It's starting price of $34,890 is higher than others on the market, but it also comes standard with many features including heated seats and a suite of safety equipment not found at the base trim level. For the base price, it's a reasonable package received, and a lot better deal than the Touring model that tops out at $50,290 – a steep price to pay for LED headlamps and fog lights, Wi-Fi, CabinWatch and a 10-speed automatic transmission.

The 2018 Honda Odyssey puts some spice back into the minivan segment and will give the Chrysler Pacifica a run for its money. The Odyssey arrives at dealerships on June 8.

2018 Honda Odyssey walkaround at CIAS

We take a look at the all new Honda Odyssey at the 2017 Canadian International Auto Show in Toronto. The Odyssey's closest competitors are:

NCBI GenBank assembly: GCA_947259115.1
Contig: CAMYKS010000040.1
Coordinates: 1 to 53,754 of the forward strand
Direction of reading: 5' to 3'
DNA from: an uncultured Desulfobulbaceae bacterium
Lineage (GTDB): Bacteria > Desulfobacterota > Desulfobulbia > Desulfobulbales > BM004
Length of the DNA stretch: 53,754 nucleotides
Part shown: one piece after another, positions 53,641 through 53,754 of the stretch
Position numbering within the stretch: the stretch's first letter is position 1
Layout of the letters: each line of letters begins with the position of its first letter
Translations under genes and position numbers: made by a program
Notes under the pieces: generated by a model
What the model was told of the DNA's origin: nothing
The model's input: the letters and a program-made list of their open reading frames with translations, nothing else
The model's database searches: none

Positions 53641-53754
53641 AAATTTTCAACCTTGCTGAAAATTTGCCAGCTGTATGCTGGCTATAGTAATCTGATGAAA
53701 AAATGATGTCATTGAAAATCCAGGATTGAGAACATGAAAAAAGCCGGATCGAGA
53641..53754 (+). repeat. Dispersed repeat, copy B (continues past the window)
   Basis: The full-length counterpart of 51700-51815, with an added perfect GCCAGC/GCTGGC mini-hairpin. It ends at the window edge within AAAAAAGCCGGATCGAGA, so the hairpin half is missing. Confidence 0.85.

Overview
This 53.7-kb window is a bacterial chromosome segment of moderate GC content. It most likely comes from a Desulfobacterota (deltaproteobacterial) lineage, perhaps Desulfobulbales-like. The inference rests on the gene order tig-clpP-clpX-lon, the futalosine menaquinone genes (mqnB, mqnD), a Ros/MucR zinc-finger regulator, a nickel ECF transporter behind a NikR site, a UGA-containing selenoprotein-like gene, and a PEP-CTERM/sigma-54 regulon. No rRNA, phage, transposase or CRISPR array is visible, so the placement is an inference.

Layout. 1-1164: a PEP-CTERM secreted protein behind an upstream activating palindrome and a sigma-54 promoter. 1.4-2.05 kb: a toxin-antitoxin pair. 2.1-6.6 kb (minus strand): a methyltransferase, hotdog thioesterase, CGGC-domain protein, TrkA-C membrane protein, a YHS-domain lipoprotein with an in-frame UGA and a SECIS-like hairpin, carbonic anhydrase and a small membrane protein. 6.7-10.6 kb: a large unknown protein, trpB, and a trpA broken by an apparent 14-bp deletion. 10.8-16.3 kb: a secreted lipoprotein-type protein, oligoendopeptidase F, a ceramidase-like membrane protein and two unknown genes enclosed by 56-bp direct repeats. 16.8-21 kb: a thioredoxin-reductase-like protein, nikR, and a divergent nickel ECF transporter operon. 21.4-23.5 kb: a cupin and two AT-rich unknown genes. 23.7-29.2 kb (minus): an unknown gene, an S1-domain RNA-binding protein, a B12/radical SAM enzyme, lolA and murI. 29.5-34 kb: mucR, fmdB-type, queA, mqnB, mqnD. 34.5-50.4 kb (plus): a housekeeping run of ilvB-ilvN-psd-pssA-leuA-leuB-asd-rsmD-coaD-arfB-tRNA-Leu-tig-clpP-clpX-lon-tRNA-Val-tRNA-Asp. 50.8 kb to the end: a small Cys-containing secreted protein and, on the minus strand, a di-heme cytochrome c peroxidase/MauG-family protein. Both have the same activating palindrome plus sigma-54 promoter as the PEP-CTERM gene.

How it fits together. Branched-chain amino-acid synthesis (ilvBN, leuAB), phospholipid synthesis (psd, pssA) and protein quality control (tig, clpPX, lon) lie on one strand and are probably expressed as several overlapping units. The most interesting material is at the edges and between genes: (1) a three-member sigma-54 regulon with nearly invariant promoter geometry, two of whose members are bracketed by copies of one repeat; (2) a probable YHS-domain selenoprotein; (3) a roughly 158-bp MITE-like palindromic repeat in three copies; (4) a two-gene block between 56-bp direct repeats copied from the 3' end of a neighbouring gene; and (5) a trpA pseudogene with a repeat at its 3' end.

- Chrysler Pacifica
- KIA Sedona
- Toyota Sienna

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First Drive – 2017 Honda CR-V

Victoria, BC – No one will argue about the Honda Civics success, especially in Canada, as the No. 1 selling passenger car for 18 consecutive years, soon to be going on 19. The Civic has been a pillar of strength for Honda, but there are other reasons why Honda has been able to retain a top-three brand sales position in Canada.

One of those reasons is the CR-V; it's compact crossover, now in its 20th year and onto its fifth-generation. Sales are still strong, but recently the CR-V has taken a step back in terms of 'wow' factor, compared to its other big rivals in the Toyota Rav4, Ford Escape and even the Nissan Rogue. These points haven't been lost on Honda and were even pointed out by Dave Gardner, Senior Vice President of Operations at Honda Canada.

“The compact SUV has been one of our few blemishes,” said Gardner.

Now let's be realistic for a second, the CR-V isn't a blemish. It's refreshing to hear someone talk about its faults, but the 2016 version is still a decent crossover that happens to be tailored to a more conservative clientele. Yes, it also lacks in performance; however, it's nothing to be ashamed about.